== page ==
By Suellen Meyers
Zelda Diaz-Blitzstein sent me a text.
I’m so sorry to have to tell you your Dad passed away last night.
Manny was my biological father, but he wasn’t my dad. Zelda knew him much better than I did. She’d been married to him almost since he and my mother split up 52 years ago. Depending on whose story you believed, Manny either had an affair with Zelda while still married to my mother, which caused the divorce, or Manny first had an affair with a blonde and then met Zelda on an airplane shortly thereafter. I can’t tell you which is accurate because I was a child when all of that happened.
What I can tell you is that one day I was living my five-year-old life like everything was fine, and the next day I was at the Los Angeles airport with my sisters and our mother waiting to board a plane bound for Mom’s hometown of Minneapolis. There we were in our California clothes with coats and snow boots stuffed in carry-on bags ready to be donned at the other end of our adventure.
At almost 11, my sister Chelle understood what was happening. Margi, at two-and-a-half, hadn’t the foggiest notion of anything beyond her own need to eat, sleep, poop, and play. I was right in the middle—old enough to feel secure in the life I had, with no idea that my parents were breaking up, let alone how that was about to render me fatherless.
I caught on quickly that the subject of Manny upset my mother, something I strived to avoid at all costs. I didn’t ask about him; she didn’t volunteer information. As a result, my mind is like a partially erased chalkboard before that day we left for Minnesota. I know there was the ranch house on Madora Avenue, and that there were neighbors next door who had a swimming pool. There was my swing set and my dog, a cocker spaniel named Cookie. There was never-ending California sunshine and there were trips to the beach, Disneyland, and Knott’s Berry Farm. There was Oakdale Elementary and my kindergarten teacher, Mrs. Gonzalez.
I have the photos to substantiate. But when I try to envision my life with Manny in it, there’s a big blank space where my father used to be. I do not remember saying goodbye.
Eleven years passed before I would speak to or see Manny again. I was the one who initiated the meeting, but I didn’t recognize him at first. Perhaps out of loyalty for my parents (Mom remarried shortly after the divorce and I considered my stepdad my dad), I told Manny a short time after that meeting that I didn’t want to continue seeing him. Again, we lost touch.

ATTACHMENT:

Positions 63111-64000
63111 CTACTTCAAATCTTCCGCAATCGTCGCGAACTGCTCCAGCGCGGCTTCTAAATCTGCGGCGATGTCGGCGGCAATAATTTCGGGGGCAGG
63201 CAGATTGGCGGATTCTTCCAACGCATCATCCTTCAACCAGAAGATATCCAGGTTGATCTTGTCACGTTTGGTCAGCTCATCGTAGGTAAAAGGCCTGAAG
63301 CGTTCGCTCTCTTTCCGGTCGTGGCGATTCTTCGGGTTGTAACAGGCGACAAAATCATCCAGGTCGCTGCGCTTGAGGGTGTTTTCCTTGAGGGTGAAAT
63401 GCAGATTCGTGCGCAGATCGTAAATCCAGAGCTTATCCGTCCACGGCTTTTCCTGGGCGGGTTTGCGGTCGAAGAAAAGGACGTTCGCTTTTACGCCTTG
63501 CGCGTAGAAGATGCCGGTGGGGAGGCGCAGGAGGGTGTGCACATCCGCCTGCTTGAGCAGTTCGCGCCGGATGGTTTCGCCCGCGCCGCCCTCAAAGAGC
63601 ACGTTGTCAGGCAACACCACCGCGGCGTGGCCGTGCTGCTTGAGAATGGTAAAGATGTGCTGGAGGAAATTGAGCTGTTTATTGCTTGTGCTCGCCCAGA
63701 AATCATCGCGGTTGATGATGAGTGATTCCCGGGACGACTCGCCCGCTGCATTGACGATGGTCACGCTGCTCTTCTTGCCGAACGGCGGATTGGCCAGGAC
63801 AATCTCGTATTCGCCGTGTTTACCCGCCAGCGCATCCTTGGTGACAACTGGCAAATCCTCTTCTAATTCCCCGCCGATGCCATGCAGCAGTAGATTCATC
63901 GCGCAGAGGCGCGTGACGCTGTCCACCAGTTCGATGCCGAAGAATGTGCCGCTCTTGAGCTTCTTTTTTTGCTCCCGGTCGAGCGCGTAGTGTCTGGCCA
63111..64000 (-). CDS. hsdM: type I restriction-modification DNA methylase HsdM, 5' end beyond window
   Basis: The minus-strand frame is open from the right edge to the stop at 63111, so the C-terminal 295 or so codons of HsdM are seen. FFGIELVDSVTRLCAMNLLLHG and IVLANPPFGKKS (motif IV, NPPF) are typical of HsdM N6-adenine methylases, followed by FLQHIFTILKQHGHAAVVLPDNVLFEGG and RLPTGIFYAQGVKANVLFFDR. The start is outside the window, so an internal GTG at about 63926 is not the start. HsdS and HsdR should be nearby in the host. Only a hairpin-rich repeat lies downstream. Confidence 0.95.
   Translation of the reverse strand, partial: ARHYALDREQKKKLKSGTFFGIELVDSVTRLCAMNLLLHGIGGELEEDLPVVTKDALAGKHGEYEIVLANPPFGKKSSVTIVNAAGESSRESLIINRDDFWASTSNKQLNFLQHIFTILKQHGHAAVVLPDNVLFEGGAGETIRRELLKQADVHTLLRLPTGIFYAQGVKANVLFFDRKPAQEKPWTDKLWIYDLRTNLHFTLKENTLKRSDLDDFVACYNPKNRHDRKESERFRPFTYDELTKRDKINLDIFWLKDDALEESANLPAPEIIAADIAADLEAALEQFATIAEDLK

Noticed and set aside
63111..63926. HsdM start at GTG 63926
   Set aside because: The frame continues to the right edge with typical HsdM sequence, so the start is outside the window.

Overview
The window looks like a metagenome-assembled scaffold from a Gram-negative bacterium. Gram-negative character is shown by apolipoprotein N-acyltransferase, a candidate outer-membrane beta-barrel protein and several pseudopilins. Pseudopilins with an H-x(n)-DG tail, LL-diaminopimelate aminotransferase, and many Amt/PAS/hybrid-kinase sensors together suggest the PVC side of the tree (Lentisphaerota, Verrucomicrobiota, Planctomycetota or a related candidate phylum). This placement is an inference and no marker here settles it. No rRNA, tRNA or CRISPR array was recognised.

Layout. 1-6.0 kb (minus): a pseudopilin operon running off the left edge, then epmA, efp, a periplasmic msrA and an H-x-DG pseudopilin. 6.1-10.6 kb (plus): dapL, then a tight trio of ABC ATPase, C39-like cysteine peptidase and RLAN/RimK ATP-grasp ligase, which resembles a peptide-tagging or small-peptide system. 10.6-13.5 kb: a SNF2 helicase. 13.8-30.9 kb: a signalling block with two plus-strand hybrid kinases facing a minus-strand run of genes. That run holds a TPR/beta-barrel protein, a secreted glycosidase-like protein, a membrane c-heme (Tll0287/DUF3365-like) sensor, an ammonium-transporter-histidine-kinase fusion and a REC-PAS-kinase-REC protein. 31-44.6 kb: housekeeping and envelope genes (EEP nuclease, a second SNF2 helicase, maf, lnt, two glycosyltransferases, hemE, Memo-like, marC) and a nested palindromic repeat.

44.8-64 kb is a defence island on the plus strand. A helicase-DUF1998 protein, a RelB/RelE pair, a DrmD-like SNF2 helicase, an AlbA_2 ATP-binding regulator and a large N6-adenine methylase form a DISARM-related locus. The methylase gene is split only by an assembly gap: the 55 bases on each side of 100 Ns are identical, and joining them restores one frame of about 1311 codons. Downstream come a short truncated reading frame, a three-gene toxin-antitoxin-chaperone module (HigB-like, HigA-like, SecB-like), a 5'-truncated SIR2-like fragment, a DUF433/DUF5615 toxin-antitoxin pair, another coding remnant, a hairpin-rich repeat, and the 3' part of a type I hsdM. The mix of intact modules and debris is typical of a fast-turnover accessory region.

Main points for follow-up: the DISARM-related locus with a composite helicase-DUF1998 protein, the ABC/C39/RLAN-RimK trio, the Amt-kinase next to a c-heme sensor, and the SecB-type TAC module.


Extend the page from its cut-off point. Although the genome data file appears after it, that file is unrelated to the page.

Twenty-eight years later, my husband found Manny and sent him a letter, and we reconnected once more. I was afraid. I had questions, but I wasn’t sure I wanted to hear the answers. My mother had Alzheimer’s, so I couldn’t ask her.
I always thought Manny had abandoned Chelle, Margi, and me—until he told me Mom had changed our phone number all those years ago and he couldn’t find us.
And that’s the thing about about what we think we know. People say things, but that doesn’t mean the things they say are truthful. Just like the manipulation of scientific data, reality can be skewed.
Today, I am a writer of nonfiction. My previous work revolved around situations where I knew the story first-hand. As I write my current project, a memoir based on my abandonment issues and Manny, I’ve had to rely on historical information found online as well as the accounts of aged relatives I have not spoken to in years. What I have uncovered is melded together like a patchwork quilt. What fits here might not align there, yet some pieces fall into place perfectly, like Goldilocks’ slumber when she lays on the mattress that’s just right.
Opening myself up to more than one version of truth allows me to tell the story objectively. In my mother and Manny’s case, I can see them as layered beings who did not always make the best choices. Wherever the truth lies, I do not believe either of them intentionally did anything to hurt my sisters or me.
I lost Manny twice, the first time at five and again, to his death, years later. When I received Zelda’s text, I was devastated. My reaction took me by surprise. I called her immediately. She told me Manny spoke about his three girls until the very end.
I don’t know if that’s true or not, but it sure was nice to hear.
About the Writer:
Suellen Meyers is agoraphobic and she’s not afraid to talk about it. She writes nonfiction on themes of family, loss, addiction, anxiety, agoraphobia, and resilience. Through her writing, she strives to inspire those who live with anxiety and panic disorders to see that they can lead productive and happy lives. Her work has been published in The Manifest-Station and r.kv.r.y Quarterly Journal. Suellen is currently obtaining an MFA in Creative Nonfiction from Bay Path University. She lives in Las Vegas, Nevada, with her husband, Gary, and Zoey the Elf Dog. Her website is https://www.fearlessagoraphobic.com.